Tuesday, 16 September 2014

REVIEW: Ghosts from a Perfect Place at the Arcola Theatre

This month, and until 11 October, the innovative Arcola Theatre in Dalston presents Sarah Stribley’s production of Philip Ridley’s Ghosts from a Perfect Place. This is quite literally an explosive new production, as the playwright from East London gives us a story of fire, flames, and the burning scars that ghosts from the past can leave behind.
The two acts are incredibly different, which makes this play very exciting. In the calm Act I, we are introduced to Torchie, who’s lived in London’s East End all her life and is waiting for her granddaughter Rio to come home, and Travis, who is about the same age as Torchie. Behind his glamorous appearance and stories, he makes us uneasily wonder why he is also waiting for Rio in this old deteriorated kitchen. Later, the explosive Act II reveals that Travis, who was a feared gang leader over 30 years ago, finds himself threatened by a whole new gang breed and faced with his ghosts. Rio, a beautiful blonde gang leader dressed in gold and obsessed with fire, as well as her two “Disciples”, will try to make sure he regrets those he hurt.

Philip Ridley is a fantastic playwright; The text in Ghosts from a Perfect Place is tight, full of surprises, and mixes proper darkness with humour. While we know something is about to change at any moment in Act I with the appearance of the three young characters, we sit and enjoy the conversation between the two older actors. I particularly appreciated the scenes where the two “grown-ups” talk about East London and the beauty of the area and its inhabitants. This is one example of the play being very down to earth and real. However, I wish the final revelation about Travis had been less obvious.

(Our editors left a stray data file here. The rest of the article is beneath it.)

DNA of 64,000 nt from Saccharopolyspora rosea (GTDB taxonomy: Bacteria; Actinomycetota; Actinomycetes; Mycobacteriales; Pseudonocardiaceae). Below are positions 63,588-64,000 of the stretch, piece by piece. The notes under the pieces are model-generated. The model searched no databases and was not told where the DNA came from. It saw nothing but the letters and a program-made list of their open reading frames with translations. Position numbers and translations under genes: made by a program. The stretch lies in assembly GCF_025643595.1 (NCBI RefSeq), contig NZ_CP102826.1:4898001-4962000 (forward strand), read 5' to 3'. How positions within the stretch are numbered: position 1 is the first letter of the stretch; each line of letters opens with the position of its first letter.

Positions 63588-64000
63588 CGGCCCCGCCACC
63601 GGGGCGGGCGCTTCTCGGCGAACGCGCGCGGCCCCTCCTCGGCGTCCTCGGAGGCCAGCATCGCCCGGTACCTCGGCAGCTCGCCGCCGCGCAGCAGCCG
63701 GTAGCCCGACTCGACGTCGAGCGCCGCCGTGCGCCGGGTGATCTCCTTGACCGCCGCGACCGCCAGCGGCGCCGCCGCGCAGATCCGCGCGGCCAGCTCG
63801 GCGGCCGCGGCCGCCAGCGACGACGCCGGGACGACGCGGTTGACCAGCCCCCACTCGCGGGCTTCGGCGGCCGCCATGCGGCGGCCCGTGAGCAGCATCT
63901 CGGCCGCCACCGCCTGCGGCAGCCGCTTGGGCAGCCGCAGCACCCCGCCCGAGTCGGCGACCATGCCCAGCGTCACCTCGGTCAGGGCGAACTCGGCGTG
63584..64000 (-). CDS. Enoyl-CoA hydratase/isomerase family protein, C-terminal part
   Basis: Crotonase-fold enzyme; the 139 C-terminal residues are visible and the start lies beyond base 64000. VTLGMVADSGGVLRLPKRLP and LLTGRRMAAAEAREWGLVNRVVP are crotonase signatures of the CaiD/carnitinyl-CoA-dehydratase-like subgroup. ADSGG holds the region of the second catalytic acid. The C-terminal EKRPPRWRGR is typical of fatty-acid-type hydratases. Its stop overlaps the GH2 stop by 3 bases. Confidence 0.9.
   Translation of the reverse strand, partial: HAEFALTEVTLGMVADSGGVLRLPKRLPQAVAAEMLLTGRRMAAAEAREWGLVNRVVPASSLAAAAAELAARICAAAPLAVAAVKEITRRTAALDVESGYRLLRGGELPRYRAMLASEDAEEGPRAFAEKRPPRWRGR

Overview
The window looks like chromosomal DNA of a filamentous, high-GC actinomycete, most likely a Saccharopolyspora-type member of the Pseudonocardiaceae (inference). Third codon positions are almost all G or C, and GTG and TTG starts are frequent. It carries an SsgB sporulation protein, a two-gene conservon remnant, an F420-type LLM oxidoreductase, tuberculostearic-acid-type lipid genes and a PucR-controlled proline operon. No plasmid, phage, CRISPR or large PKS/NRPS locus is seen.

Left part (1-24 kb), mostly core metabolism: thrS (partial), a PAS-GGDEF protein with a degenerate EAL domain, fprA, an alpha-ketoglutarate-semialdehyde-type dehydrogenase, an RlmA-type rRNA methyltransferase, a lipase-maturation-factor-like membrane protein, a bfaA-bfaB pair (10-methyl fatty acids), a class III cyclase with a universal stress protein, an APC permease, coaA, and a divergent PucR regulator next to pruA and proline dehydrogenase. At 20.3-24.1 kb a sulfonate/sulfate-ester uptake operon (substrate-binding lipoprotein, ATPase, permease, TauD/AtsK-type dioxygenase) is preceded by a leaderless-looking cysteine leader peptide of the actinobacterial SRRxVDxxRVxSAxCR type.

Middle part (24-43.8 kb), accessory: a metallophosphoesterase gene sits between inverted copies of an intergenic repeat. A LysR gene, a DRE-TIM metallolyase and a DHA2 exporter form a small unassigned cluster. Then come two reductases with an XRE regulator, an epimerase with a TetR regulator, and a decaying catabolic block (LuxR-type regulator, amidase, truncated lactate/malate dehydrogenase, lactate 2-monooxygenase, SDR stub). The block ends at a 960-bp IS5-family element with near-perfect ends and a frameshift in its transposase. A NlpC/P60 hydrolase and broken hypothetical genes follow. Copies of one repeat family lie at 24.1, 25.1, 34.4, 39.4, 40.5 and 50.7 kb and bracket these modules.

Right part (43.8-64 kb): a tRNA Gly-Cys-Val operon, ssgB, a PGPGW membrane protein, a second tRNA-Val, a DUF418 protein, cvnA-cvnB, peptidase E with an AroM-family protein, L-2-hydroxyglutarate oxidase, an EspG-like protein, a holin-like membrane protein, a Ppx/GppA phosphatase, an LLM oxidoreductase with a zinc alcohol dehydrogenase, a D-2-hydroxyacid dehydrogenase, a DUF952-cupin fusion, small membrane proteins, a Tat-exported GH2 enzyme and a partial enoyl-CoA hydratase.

This being said, the writer, along with director Russell Bolam succeeds in making us always want to learn more, without noticing the time fly by. I enjoyed the contrast between the very naturalistic Act I (until the final minutes) and the spiritual quality of the girls in Act II. This was amplified by the sound and lighting designers Richard Hammarton and Malcolm Rippeth. On a different note, it’s refreshing to observe three young female characters in the theatre, while there is so much talk of men having the most interesting roles. 
Of course, one has to mention the actors here. The cast is top-notch. Sheila Reid is delightful and funny as Gran Torchie, and Michael Feast as Travis is frightening and unsettling, all the while showing sensitivity. As for the girls, who form their own type of “three sisters”, the chemistry between them is palpable, and made even stronger by the sexual attraction between two of them. Florence Hall shines as a golden Rio, but she also receives excellent support from Scarlett Brookes, who radiates in her quirkiness, and Rachel Redford, who shows us a fearless performance. It was great to watch the tension between their desire to influence and frighten those who come in their way, and their lack of self-awareness and self-confidence. They all desperately needed something to hold on to. 

Ghosts from a Perfect Place is an exciting and unsettling production and a great choice for the start of the autumn.

Review by Sophie Tergeist 

Rating: ★★★

Ghosts From A Perfect Place runs at the Arcola Theatre from September 11th to October 11th 2014 

Cast Includes: Scarlett Brookes, Michael Feast, Florence Hall, Rachel Redford & Sheila Reid. 

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